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Soon to be built 4inch housing piston, 3 inch porting

Post questions and info about pneumatic (compressed gas) powered cannons here. This includes discussion about valves, pipe types, compressors, alternate gas setups, and anything else relevant.
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Soon to be built 4inch housing piston, 3 inch porting

Unread postAuthor: LikimysCrotchus5 » Sun Jan 20, 2008 6:40 pm

Well i am soon going to make a 3 inch porting gun in a couple of weeks but i wont be able to use it because it is winter now.

Now it is going to be a 3 inch cap piston and i might make a configuration to it so that it take up piolt volume. The only concerns i have now are that my fiitings are not rated to a maximum pressure.

I am not sure also about the bumper, which maybe paddle board, like he ones used in a pool, or expanding foam which im not sure if it will make a good bumper.

The following product numbers are corresponding to the parts below it on http://www.mcmaster.com.

4880K48
Std-Wall (Schedule 40) White PVC Pipe Fitting 4" Pipe Size, Tee

48925K98
Std-Wall (Schedule 40) White PVC Unthrd Pipe 4" Pipe Size X 5' Length

4880K28
Std-Wall (Schedule 40) White PVC Pipe Fitting 4" Pipe Size, 90 Deg Elbow

4880K615
Std-Wall (Schedule 40) White PVC Pipe Fitting 4" X3" Pipe, Hex Bushing, Pipe End Male X Socket Fem

4880K87
Std-Wall (Schedule 40) White PVC Pipe Fitting 3" Pipe Size, Fem Adapter, NPT Female X Socket Fem

2389K62
Drain, Waste & Vent Standard Wall PVC Fitting 3" Pipe, Male PVC Adapter, NPT X Socket, Sch 40

4880K58
Std-Wall (Schedule 40) White PVC Pipe Fitting 4" Pipe Size, Cap

4880K57
Std-Wall (Schedule 40) White PVC Pipe Fitting 3" Pipe Size, Cap

Just about all of these parts are not rated for a maximum pressure but they are NSF - 61, and ASTM D2466, ASTM D1784

Im also worried about the 4inch T, which has been discused
here.

Also would it be okay if i took 2 pieces of 3 inch pipe and glue them together to make a ~10 foot barrel. I know it would look ghetto but would it have alot of stress on the coupling but would it be okay to use as a barrel. I just dont want to buy a 10 foot section when i can glue 2 pieces together. Its the cheaper method.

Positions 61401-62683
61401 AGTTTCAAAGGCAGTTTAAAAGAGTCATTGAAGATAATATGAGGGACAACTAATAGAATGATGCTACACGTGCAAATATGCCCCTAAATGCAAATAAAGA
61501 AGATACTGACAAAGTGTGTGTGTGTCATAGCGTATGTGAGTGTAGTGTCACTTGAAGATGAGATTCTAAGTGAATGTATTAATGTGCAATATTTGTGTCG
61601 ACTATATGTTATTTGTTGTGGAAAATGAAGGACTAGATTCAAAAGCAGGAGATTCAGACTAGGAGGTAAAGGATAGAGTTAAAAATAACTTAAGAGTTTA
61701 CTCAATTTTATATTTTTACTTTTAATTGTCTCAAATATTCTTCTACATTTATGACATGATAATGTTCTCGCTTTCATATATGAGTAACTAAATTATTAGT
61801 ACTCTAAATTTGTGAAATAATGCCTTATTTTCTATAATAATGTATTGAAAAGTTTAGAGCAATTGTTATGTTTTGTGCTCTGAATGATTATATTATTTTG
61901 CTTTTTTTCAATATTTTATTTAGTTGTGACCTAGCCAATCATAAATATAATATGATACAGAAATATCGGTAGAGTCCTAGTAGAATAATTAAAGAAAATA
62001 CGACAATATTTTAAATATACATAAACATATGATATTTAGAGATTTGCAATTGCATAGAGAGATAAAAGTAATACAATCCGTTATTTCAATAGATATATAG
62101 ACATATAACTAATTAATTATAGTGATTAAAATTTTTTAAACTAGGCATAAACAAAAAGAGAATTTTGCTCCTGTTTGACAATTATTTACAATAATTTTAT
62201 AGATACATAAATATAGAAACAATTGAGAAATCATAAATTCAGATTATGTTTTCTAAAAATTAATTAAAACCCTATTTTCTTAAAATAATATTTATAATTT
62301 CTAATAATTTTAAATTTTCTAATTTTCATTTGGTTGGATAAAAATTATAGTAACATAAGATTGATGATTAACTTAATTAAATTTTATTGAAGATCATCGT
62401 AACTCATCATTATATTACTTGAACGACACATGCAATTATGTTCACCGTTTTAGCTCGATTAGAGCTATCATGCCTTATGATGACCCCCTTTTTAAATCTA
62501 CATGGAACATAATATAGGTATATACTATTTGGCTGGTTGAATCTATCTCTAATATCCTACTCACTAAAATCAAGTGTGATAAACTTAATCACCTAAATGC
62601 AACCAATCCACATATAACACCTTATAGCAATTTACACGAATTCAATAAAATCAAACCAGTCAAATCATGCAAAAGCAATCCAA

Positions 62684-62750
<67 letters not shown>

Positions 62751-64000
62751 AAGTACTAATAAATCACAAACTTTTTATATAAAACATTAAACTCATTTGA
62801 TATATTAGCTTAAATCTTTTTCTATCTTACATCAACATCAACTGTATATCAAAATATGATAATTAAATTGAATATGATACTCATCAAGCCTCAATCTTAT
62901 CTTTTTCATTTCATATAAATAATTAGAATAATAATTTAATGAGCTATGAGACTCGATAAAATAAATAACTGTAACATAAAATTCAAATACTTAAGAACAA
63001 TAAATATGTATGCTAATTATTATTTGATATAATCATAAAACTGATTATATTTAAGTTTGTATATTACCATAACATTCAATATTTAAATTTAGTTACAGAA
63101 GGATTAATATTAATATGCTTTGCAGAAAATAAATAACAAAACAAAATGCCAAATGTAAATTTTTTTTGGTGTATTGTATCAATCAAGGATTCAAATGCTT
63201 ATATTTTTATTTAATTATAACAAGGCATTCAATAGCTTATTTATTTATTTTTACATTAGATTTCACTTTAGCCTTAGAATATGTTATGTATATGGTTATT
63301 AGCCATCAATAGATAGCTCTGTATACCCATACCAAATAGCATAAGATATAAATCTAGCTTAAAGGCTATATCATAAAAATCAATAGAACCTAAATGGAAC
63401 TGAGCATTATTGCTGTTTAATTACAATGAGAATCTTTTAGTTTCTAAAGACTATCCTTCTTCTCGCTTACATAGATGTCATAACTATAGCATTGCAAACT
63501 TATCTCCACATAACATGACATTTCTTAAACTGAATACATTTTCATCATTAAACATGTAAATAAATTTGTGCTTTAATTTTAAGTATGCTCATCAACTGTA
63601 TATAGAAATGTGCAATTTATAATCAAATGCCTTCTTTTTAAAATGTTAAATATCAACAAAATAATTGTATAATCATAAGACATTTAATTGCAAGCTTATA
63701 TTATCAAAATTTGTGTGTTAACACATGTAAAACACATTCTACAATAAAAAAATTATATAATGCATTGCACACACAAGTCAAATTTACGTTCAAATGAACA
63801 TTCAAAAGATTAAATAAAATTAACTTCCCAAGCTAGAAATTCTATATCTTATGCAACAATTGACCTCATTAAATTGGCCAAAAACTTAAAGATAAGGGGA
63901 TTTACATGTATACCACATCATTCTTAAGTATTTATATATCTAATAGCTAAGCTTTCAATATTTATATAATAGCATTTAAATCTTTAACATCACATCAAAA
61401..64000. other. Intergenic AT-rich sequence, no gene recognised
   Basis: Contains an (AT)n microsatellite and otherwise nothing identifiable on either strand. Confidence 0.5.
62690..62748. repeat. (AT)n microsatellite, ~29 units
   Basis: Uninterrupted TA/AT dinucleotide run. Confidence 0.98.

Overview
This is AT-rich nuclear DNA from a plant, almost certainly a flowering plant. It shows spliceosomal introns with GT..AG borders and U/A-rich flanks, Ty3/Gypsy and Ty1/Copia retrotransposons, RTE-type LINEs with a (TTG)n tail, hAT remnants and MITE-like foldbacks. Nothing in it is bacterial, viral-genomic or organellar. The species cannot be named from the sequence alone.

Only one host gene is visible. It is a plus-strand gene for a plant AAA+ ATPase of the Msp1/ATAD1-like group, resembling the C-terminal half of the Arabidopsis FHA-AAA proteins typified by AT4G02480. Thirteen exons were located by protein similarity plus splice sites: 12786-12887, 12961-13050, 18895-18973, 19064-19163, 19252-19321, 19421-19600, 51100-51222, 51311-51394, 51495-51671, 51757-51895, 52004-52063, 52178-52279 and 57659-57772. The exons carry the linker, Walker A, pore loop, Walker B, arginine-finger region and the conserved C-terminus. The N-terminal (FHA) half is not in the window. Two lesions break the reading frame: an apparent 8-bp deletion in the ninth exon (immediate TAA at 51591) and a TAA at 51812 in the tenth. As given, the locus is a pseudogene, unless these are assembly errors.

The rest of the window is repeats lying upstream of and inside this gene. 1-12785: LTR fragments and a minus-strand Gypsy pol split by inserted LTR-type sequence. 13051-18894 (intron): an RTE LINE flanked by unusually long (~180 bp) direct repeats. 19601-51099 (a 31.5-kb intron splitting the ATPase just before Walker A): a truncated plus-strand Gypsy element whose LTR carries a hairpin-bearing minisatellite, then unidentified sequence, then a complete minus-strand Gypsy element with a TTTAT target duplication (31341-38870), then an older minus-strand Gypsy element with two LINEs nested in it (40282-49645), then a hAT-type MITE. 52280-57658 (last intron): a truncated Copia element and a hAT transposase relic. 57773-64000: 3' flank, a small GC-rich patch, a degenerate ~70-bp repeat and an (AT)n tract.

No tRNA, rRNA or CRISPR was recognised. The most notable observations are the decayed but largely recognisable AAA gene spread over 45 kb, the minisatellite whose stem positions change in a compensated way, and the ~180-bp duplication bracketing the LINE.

So plz give me your thoughts on it, safety performance, etc.
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Unread postAuthor: MrCrowley » Sun Jan 20, 2008 6:47 pm

Don't use expanding foam as a bumper, but a pilot volume filler. Make sure the piston only has contact with the paddle board.

Yeah that will work, may decrease muzzle velocity a tiny bit, and make sure to have a good barrel support.
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Unread postAuthor: DYI » Sun Jan 20, 2008 7:03 pm

As far as I have gleaned from my somewhat limited experience with plastic plumbing parts, PVC fittings don't have a specific pressure rating. A general rule of thumb is that a PW SCH 40 PVC fitting will be safe to use with at least the pressure that SCH 40 pipe of the same size is rated to.

As long as you bore out the coupling, your extended barrel is viable. As long as the supports extend past the joint, and they hold the barrel straight, there shouldn't be any problems.
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Unread postAuthor: LikimysCrotchus5 » Sun Jan 20, 2008 7:34 pm

ok thx for the responses.

i will most likely attach the paddle board bumper to the piston.

This will be considerable cheaper because i dont have to buy another 10 foot section of 3 inch as a barrel.

I plan to use a big chamber because i can get a good amount of power without reaching a high psi, and since i dont know the pressure rating, it makes it safer, to me atleast.

DYI i do understand what you are saying and it does make good sense.

I have never made a barrel support so what do you think is good? Wood, pvc?
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Unread postAuthor: MrCrowley » Sun Jan 20, 2008 7:39 pm

Wood will do, just stand the 3" pipe up on it, trace half way around the pipe with a pen, figure the distance between your barrel and chamber, then trace half of your chamber (4") that distance away from the 3" barrel semi circle.

Then just cut it out with a saw or jig saw.

You may want two like DYI said, one before and after the coupler. 3 would be better. Secure them with rope, bungy cords, hose clamps or what ever.
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Unread postAuthor: DYI » Sun Jan 20, 2008 8:27 pm

For the barrel supports on the Paris Gun style SCTBDC stand, I just used plywood with the right diameter circles cut out in the exact center. It's the least crooked part of the whole stand (which is pretty damned crooked).
I have a 3" x 12' barrel, and it only needs 2 supports. That barrel is ABS, which is even more flexible than PVC pipe (and also safer :D ). 3" pipe doesn't bend too much.

There are far more beautiful ways to accomplish the barrel support, but I've never been concerned with making my launchers look beautiful, or even decent for that matter, so I'm not the one to ask if you want it to be elegant.
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Unread postAuthor: LikimysCrotchus5 » Sun Jan 20, 2008 8:34 pm

Well i dont care much about elegancy, if it looks decieving, then it will wow people more :D .

Isnt the Paris gun from WWI? Im pretty sure its what the Germans used against the French when they were raining shells and bombs on Paris for 23 days i think.

Well now that i think of your cannon DYI, it might be more convenient for me to make it a coaxial, but then would it yield less power than a barrel sealing?
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Unread postAuthor: DYI » Sun Jan 20, 2008 8:41 pm